Washington, DC - Two hundred years after the birth of Karl Marx, half of all adults surveyed by Ipsos across 28 countries consider that socialist ideals are of great value for societal progress today (50%), but nearly as many (48%) view socialism a system of political oppression, mass surveillance and state terror. These are some of findings of the latest Ipsos Global @dvisor survey, which explores the perceptions of socialist ideas in the 21st century. The poll of was conducted online among over 20,000 adults aged under the age 65 in March and April of this year.
The findings highlight considerable differences, including skepticism and approval, between countries in the way in which socialist ideas are currently perceived:
- Across all the countries surveyed, citizens from the People’s Republic of China are most likely to agree that at present, socialist ideals are of great value for societal progress (84%) followed by people from India (72%) and Malaysia (68%). Countries were citizens are least likely to agree are the United States (39%), France (31%), Hungary (28%), and Japan (21%).
- The opinion that socialism is a system of political oppression, mass surveillance and state terror is most prevalent in India (66%), the U.S. (61%), and South Korea (60%), and least so in Sweden (34%), China (31%), Spain (30%), and Russia (29%).
- Two thirds of the people globally (66%) and in the U.S. (70%) agree that free market competition brings out the best in people. People from India (86%) are most likely to agree, followed by those from Malaysia (84%), Peru, and South Africa (both 83%). In contrast only about half of respondents in Sweden (52%), Belgium (51%), Germany (49%), and fewer in France (43%) agree.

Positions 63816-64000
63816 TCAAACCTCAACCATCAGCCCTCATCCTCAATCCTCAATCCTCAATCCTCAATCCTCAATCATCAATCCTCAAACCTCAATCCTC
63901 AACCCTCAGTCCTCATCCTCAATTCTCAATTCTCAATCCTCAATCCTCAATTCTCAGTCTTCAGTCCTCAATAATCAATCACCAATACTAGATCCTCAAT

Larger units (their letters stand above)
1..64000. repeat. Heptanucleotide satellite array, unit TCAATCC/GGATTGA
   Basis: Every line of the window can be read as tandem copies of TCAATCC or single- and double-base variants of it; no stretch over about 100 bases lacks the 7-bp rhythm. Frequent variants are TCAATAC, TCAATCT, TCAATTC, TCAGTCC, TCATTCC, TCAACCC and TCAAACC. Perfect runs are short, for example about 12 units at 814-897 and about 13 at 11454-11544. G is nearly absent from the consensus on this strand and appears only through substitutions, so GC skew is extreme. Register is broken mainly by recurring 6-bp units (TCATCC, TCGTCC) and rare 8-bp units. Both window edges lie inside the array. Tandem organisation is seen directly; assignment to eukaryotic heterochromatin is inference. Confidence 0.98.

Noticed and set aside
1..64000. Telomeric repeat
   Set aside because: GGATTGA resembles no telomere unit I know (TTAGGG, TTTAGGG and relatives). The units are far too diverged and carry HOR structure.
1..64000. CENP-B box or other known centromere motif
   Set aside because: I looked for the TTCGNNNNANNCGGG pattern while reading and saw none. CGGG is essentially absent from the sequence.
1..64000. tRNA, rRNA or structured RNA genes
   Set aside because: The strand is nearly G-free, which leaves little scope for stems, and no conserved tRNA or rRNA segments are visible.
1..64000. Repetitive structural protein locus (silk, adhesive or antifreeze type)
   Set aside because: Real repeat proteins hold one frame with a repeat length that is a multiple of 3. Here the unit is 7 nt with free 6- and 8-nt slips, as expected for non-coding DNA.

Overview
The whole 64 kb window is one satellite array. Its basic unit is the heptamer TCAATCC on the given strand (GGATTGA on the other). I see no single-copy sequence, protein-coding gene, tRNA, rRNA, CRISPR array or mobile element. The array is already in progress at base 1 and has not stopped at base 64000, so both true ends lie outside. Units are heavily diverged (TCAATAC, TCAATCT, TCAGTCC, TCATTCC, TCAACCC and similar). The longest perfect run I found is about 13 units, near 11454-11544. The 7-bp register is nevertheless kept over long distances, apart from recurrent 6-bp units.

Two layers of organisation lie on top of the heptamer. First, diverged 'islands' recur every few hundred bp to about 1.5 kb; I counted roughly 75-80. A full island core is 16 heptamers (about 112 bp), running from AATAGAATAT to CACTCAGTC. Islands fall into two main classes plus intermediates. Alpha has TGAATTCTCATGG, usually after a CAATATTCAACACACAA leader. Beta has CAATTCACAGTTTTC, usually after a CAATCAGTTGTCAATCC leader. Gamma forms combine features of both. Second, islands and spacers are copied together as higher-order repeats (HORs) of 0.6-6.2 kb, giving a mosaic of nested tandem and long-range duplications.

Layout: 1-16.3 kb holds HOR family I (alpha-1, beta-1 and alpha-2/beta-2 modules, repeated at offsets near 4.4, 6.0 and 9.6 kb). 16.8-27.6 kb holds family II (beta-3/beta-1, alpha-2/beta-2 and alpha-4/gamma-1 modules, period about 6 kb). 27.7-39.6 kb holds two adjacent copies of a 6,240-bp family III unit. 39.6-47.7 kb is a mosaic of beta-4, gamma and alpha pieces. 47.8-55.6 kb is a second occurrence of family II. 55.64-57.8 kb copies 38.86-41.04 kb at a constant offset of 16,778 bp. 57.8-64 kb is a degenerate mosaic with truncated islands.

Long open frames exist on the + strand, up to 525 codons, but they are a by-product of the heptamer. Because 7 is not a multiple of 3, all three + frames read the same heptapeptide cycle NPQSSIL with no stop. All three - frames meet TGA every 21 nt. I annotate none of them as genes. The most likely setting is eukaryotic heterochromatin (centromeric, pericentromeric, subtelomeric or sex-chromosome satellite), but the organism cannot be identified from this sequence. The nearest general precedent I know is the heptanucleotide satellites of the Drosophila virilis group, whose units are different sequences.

- While half of the people surveyed across the world (52%) think that individual freedom is more important than social justice, views vary widely across countries. People in India (72%), the U.S. (66%), and South Africa (64%) are most likely to believe that individual freedom caries greater importance than social justice. In contrast, people in Germany (38%), China (37%), and France (36%) are least likely to agree.
- Globally, nearly seven in ten agree (69%) that it is right for people who are talented to earn more than those who are less gifted. It is a view shared by 75% of Americans. Romanians, Russians (82% each), South Koreans, and the Chinese (both 81%) are most likely to agree while only about half of the respondents in Belgium (56%), France (51%), and Germany (47%) think the same.
- Across all 28 countries, nearly eight in ten people (78%) think that the rich should be taxed more to support the poor. Agreement is highest in Spain (87%), Serbia, and China (both 86%); it is lowest in the U.S. (67%), Brazil (66%), and South Africa (58%).
- Nine in ten across the world (89%) think that education in their country should be free of charge. Russians are most likely to agree (98%), followed by Serbs and Romanians (97% each). The idea has considerably less (but still substantial) support in the U.S. the South Africa (77% each), and Japan (64%).
- Free healthcare is viewed as a human right by 87% of those surveyed globally. It is an opinion shared by nearly all in Russia, Serbia, and Mexico (96% each). The only three countries survey where that view is shared by fewer than four in five people are South Korea (74%), the U.S. (72%) and Japan (47%).